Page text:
- Court: Oregon Court of Appeals
- Area(s) of Law: Criminal Law
- Date Filed: 05-20-2020
- Case #: A164915
- Judge(s)/Court Below: Tookey, J for the Court; Armstong, PJ; & Shorr, J.
- Full Text Opinion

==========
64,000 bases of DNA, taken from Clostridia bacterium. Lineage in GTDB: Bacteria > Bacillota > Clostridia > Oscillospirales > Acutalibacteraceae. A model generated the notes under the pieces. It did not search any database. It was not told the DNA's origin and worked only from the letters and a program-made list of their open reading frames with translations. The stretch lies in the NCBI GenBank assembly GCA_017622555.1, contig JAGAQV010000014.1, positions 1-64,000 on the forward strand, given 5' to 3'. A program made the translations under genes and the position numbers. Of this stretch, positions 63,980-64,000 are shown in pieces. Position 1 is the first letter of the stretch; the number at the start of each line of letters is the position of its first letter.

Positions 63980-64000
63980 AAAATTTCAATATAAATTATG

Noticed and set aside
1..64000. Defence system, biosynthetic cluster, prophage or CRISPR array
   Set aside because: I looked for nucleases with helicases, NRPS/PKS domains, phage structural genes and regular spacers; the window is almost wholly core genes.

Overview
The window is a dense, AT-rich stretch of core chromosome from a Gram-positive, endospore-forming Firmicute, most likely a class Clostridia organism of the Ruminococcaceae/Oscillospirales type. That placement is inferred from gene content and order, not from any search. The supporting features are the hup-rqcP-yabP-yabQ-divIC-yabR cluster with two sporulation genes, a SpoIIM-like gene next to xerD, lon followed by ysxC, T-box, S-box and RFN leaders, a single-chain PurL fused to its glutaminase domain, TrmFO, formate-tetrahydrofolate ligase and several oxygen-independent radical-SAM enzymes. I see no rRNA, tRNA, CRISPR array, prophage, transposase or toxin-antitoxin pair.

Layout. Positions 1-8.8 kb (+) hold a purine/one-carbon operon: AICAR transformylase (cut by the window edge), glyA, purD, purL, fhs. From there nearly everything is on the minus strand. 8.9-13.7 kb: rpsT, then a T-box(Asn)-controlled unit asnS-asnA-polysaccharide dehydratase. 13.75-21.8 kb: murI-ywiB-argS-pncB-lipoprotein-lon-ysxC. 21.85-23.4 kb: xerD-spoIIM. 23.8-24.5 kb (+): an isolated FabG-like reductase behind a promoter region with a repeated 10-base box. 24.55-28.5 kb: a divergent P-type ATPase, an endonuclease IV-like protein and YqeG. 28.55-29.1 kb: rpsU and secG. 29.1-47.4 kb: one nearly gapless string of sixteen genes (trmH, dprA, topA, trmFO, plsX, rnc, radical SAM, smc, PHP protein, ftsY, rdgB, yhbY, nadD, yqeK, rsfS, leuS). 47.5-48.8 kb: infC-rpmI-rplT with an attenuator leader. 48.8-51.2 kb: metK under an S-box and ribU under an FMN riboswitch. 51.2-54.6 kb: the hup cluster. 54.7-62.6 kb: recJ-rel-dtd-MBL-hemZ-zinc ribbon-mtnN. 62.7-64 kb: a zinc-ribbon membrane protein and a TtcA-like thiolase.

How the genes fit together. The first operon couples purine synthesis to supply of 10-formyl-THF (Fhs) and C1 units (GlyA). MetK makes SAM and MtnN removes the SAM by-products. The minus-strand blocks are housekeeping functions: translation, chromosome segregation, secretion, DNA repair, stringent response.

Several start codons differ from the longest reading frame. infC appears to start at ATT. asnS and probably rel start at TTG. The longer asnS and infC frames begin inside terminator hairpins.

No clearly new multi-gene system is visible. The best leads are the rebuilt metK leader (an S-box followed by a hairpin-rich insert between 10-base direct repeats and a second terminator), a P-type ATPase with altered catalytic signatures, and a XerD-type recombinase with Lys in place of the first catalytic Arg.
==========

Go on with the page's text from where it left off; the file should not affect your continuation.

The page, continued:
Defendant appealed convictions from separate cases in this merged criminal appeal. Defendant assigned error to the trial court’s denial of her motion to suppress and argued that neither were the searches performed pursuant to a search warrant nor did the situations provide an exception to the warrant as a constitutional justification. Warrantless searches are per se unreasonable unless categorized under an exception such as the “automobile” exception. In order to apply the automobile exception, “(1) the car must have been mobile at the time it was lawfully stopped by the police; and (2) the police had probable cause to believe that the car contained contraband or crime evidence at the time of the search.” State v. Bliss, 363 Or 426, 438, 423 P3d 53 (2018). Absent probable cause, the automobile exception does not justify a warrantless search. The State argued that the officer’s training and experience, coupled with his observation of unused methamphetamine pipes, established probable cause that the defendant possessed methamphetamine. The Court rejected this argument, instead looking to State v. Oller, which states that “evidence of a person’s past or even routine drug use, without additional evidence, does not give rise to the reasonable inference that the person currently possesses drugs.” Oller, 277 Or App 529, 538, 371 P3d 1268 (2016). In applying the holding in Oller, the Court reasoned that the officer’s testimony failed to yield enough facts specific to the situation. The facts upon which the officer relied would not lead a reasonable person to believe that the defendant currently possessed drugs in her vehicle. Reversed and remanded.